I remember lots of stuff, but I’m also vaguely aware that everything I believe I remember didn’t necessarily happen exactly the way I “remember” it.
I’m no brainologist, but I recall reading one time that when we remember something, our mental apparatus is not actually going all the way back to the original incident as it was logged in the old noggin way back when; rather, what we’re remembering is the last time we remembered that particular thing. Sort of like making a copy of a copy of a copy of a copy — a bit of blurring happens every time, until what you’re getting out of the copy machine can no longer be considered a faithful reproduction of the original.
Anyway, what I was remembering just now was a scene that took place, sometime around 1955, in the cafeteria of the erstwhile Kensington Grammar School in Berlin, starring Catherine M. McGee, the erstwhile principal thereof. I must’ve been 6 or 7.
Miss McGee wanted to make some kind of announcement, so she banged on the nearest table with a fork to get our attention (which shouldn’t have been difficult, since we were all terrified of her).
But when the fork came down, it came down on the hand of the unfortunate Marilyn Hart, who just happened to be sitting there.
Or maybe it didn’t — maybe the fork almost but not quite hit Marilyn’s hand. That’s what I mean about these old memories.
Miss McGee was tall — or was she? She had white hair and a double chin — I think. And I recall the sound of the many bangle bracelets on her arm, clacking together as she banged for silence. Or do I?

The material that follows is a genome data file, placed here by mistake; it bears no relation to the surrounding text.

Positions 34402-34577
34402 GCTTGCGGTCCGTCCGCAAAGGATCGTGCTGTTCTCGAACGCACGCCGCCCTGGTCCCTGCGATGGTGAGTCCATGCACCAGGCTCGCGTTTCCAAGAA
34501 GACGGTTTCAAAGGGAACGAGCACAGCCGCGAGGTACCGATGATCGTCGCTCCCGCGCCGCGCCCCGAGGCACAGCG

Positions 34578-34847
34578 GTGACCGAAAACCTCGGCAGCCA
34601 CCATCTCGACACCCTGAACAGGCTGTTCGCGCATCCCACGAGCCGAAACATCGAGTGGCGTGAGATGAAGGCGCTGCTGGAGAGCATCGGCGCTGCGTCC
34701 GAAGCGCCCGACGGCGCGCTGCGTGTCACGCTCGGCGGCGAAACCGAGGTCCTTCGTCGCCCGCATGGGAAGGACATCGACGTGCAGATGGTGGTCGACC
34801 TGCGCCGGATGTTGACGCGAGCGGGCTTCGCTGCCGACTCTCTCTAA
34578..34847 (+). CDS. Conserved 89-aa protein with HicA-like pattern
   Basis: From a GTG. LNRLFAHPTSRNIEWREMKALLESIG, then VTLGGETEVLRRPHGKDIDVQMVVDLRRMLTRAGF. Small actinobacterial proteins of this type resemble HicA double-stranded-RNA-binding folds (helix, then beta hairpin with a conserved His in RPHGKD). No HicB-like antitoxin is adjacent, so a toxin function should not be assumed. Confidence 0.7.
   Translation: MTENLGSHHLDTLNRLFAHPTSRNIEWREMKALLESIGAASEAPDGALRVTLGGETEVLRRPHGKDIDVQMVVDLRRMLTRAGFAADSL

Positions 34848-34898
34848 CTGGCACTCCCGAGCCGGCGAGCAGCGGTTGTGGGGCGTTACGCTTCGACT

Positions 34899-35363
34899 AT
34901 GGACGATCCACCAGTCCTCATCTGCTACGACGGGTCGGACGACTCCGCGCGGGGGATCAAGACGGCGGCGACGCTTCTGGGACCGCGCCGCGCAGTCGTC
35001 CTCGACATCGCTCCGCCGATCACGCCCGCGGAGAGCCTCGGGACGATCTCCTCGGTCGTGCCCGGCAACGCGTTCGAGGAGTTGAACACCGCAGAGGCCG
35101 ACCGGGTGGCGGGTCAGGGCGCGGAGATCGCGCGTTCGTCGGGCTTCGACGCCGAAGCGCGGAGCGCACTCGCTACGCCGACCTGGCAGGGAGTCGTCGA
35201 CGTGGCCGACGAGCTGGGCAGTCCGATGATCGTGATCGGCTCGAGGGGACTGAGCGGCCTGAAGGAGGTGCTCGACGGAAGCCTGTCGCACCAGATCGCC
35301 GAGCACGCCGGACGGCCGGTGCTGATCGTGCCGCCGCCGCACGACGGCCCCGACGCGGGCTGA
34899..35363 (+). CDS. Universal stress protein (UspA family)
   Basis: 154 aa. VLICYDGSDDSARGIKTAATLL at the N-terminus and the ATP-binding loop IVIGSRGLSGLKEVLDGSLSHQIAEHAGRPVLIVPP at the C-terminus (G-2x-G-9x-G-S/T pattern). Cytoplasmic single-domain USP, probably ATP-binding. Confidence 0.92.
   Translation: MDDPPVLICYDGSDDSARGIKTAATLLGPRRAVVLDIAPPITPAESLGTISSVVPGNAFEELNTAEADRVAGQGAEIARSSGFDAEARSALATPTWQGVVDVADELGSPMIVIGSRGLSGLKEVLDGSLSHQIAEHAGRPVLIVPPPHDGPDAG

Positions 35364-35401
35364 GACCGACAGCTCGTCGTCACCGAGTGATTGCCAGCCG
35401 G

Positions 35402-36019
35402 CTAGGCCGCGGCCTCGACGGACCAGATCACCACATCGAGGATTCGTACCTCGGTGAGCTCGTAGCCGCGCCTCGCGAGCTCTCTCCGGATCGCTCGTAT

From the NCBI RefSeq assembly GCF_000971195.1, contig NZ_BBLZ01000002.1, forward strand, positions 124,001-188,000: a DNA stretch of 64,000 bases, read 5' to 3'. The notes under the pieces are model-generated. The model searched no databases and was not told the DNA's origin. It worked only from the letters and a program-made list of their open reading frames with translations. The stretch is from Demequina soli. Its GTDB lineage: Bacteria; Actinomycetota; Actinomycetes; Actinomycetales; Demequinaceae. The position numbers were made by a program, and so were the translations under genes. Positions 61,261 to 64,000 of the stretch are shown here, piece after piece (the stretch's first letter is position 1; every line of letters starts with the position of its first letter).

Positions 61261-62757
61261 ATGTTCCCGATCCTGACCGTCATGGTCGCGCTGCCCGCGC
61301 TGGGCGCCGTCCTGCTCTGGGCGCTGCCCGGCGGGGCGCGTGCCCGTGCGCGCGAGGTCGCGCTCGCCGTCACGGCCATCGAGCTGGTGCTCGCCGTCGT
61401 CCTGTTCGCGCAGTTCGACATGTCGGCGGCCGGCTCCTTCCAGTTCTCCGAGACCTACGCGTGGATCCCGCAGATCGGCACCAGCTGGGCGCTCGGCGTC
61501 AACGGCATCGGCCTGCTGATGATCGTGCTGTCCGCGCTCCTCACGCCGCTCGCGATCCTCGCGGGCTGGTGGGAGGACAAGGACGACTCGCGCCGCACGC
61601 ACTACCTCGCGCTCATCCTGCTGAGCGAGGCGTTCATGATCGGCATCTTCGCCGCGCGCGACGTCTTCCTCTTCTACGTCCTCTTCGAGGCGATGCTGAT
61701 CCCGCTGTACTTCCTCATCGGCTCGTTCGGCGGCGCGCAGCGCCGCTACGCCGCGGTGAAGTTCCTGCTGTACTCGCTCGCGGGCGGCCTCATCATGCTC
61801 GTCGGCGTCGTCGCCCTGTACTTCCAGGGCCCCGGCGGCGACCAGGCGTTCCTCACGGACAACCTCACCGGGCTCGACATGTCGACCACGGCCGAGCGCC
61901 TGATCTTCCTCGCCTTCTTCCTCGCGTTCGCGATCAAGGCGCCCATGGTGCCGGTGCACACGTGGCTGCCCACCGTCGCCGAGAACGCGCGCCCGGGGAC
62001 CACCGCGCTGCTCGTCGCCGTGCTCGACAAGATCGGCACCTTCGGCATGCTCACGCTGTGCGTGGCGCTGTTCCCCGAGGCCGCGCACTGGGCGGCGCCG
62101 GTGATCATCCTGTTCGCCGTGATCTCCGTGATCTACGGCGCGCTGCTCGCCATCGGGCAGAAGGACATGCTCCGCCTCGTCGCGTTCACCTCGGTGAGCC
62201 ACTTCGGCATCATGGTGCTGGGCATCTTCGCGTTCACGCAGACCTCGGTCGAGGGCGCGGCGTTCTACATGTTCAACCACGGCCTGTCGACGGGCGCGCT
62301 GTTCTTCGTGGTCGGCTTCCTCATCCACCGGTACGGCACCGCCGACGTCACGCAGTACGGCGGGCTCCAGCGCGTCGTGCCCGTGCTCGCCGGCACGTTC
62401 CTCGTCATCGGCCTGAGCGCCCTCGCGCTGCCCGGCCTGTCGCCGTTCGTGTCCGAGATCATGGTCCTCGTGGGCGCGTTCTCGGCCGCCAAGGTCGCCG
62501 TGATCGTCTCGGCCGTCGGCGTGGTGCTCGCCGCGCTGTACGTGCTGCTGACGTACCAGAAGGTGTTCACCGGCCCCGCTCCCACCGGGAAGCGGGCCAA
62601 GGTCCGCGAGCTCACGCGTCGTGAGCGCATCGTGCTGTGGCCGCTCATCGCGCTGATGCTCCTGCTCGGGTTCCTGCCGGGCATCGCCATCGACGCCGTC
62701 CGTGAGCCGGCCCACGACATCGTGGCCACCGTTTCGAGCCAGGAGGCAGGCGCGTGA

I also remember another day at KGS when I had lost my quarter for lunch, but somebody found it and turned it in to the teacher, and the teacher said whoever can tell her what year the quarter is can have it. I told her it was a 1925, so she gave it back to me.
Anyway, the stream of consciousness that brought up all this ancient history started with a recent report in this newspaper:
BERLIN — Construction has begun on the first of four new security vestibules in the town's elementary schools. The vestibules at each school are designed to keep visitors from accessing the hallways before a driver’s license security check. It is an enclosed room with access only to the main office. The school's Raptor system checks the license against the sex offender registry and other databases.
And I thought about how sad it is that we have to even think about stuff like this — that little kids, like I was back then, now have to worry about security. Security?
We had no security in those days. Even in 1969, when Berlin named its new middle school after Miss McGee, there was no thought of security.
But now we’re 20 years into the era of school shootings, and this is the new normal.
Bomb drills we would have, at my next school. The teacher would lower the Venetian blinds (because there’s nothing like Venetian blinds to stop an atom bomb) and we’d crouch under our desks. But the bombs never came.
For kids today, the shootings keep on coming.
Reach Glenn Richter at email@example.com.